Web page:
The Navy’s latest, five-month exercise to test and refine maritime drone concepts for future fleet operations — which is coming to a close this week — has demonstrated what it will take for the sea service to integrate and maintain uncrewed surface vessels in expeditionary environments moving forward, according to Cmdr. Jeremiah Daley.
Daley leads Unmanned Surface Vessel Division One (USVDIV-1), the team that operates the four USV prototypes that recently transited the Pacific Ocean with mostly autonomous navigation via the Navy’s Integrated Battle Problem 23.2.
While the exercise’s two medium-sized USVs, Sea Hunter and Sea Hawk, are still trailing behind to complete some final routine operations, Daley returned with a small crew and the larger Mariner and Ranger USVs to homeport Naval Base Ventura County in California on Monday. He briefed reporters about the latest updates and takeaways from the exercise during a call on Tuesday, marking its unofficial completion.
“We’ve learned a lot [about] how we’re going to conduct operations, and then loads of different technical, smaller specifics on how we’re going to not just do the future fight — but how we’re going to develop the technology in a more efficient way, and mature technology in a more efficient way,” Daley explained.
Among other notable events since IBP 23.2 kicked off in August, Daley’s division participated with the robo-ships in the Navy and Marine Corps’ Large Scale Exercise and the Royal Australian Navy’s Exercise Autonomous Warrior.
The personnel and USVs also integrated with the Japan Maritime-Self Defense Force, Royal Australian Navy, Carrier Strike Group 1, III Marine Expeditionary Force, and several independently deployed surface ships in the U.S. 7th Fleet area of operations as part of the integrated battle problem.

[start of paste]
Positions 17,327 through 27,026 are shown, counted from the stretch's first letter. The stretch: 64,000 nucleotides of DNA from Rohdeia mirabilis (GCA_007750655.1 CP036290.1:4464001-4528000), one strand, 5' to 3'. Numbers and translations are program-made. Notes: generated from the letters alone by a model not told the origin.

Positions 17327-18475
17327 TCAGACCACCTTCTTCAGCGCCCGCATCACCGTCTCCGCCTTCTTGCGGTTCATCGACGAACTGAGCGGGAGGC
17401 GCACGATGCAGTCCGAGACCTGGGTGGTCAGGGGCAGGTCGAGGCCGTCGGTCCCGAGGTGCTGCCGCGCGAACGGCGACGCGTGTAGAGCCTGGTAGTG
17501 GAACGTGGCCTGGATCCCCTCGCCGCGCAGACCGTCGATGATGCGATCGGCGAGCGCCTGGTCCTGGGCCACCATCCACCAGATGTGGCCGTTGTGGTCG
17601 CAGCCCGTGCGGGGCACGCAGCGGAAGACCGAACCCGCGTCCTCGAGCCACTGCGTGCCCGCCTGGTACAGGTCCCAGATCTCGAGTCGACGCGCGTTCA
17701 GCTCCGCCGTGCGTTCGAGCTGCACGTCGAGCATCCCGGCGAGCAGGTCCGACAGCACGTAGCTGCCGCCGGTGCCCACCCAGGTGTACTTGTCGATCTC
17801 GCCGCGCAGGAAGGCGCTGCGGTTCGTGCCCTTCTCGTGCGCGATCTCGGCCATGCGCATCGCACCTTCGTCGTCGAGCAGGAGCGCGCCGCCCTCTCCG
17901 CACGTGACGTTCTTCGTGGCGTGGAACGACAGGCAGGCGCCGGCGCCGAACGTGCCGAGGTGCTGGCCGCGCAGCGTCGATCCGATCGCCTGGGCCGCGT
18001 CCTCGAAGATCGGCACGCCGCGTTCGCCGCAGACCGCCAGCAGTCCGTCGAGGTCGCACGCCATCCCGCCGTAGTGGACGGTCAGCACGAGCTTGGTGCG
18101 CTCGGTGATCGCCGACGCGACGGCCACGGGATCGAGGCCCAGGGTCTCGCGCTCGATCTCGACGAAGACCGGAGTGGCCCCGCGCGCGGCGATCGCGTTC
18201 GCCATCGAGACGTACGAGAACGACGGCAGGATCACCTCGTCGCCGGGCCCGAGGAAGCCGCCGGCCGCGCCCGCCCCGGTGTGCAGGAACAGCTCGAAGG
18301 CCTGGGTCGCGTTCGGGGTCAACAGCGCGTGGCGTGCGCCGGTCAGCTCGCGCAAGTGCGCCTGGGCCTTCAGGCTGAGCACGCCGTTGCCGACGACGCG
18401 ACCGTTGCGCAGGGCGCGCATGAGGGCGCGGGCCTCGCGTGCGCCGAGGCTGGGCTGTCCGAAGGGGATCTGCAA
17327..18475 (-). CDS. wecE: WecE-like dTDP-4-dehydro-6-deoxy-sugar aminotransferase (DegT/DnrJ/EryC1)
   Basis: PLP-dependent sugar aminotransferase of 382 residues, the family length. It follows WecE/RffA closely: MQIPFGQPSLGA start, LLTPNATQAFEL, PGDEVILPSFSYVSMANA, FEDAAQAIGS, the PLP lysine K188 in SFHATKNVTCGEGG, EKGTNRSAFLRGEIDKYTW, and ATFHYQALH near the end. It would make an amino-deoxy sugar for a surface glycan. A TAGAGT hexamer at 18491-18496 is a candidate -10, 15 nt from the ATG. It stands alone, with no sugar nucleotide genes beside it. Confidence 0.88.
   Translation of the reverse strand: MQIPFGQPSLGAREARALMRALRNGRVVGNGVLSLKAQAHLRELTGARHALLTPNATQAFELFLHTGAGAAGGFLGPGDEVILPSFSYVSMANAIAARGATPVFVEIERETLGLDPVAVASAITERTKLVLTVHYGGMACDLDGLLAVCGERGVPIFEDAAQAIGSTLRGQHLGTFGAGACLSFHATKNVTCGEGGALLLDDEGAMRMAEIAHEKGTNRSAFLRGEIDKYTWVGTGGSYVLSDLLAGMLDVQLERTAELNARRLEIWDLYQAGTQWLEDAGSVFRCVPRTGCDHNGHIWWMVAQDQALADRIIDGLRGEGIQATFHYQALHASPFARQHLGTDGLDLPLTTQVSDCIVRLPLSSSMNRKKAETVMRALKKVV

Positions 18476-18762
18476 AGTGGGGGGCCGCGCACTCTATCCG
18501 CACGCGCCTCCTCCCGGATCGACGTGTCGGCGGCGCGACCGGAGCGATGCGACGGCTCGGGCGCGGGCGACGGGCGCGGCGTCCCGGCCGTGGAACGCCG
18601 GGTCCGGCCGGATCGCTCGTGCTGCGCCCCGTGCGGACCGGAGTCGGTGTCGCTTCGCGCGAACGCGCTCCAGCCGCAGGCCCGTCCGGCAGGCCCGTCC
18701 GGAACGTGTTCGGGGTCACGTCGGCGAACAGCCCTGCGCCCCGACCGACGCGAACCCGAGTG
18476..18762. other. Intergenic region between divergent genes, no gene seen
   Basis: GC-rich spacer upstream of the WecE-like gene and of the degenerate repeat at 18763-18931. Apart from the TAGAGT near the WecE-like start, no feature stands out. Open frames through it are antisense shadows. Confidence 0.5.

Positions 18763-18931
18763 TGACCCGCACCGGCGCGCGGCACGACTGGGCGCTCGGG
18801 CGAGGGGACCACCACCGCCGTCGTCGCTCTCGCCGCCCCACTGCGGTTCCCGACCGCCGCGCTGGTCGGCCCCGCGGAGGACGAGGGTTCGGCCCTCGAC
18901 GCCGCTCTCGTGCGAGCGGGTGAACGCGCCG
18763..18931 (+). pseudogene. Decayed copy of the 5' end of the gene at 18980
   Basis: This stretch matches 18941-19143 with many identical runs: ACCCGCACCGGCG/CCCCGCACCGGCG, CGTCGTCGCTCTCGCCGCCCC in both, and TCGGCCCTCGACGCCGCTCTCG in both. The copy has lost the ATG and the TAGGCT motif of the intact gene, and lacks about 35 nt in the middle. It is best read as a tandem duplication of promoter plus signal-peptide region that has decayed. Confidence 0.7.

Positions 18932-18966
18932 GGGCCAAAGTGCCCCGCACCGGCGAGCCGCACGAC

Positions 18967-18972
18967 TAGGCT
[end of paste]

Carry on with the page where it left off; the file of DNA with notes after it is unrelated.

“I will tell you that communication — and understanding exactly what manpower is required to do the control of the vessels, and where you do that from — has been tested and pushed to its limit as far as how many vessels, where you control them from, and what the transition of control shifting from point A to point B to point C looks like. I think we have some very good feedback both on resiliency and numbers of personnel required and what that would look like,” Daley said.
For certain portions of the deployment, he also took a small team to embark on different warships to conduct flow control activities with the vessels, which he said introduced “fantastic” feedback for those involved.
The two medium-sized USVs have no running water or toilets — and “other than entering and exiting ports, there were no humans onboard Sea Hunter or Sea Hawk at any point during” the exercise, Daley noted. He also spotlighted how his team experimented with various means to control all the systems from onshore and at sea for this exercise.
Broadly, the Navy has been tight-lipped about the four prototypes’ payloads for this pursuit.
“One benefit of having an [optionally unmanned surface vessel, or OUSV, model] to test medium and large capabilities is that we have a broad brushstroke of space onboard of Ranger and Mariner to not just test the capabilities that we have today — but find out if the right size and form factor exists in the current state and where it could be applied” or adjusted for systems that make it into future programs of record, Daley told DefenseScoop during the call.
Although the medium-sized USVs were limited in scope because of the size of the deck space onboard to test different capabilities, Daley confirmed that his team “did test, between all four vessels — below-the-water, on-the-water, and in-the-air for sensors and platforms — in addition to the autonomy maturation for the vessels themselves, for all four ships during the course of [the exercise].”
The commander did not provide explicit details regarding what the next integrated battle problem might entail.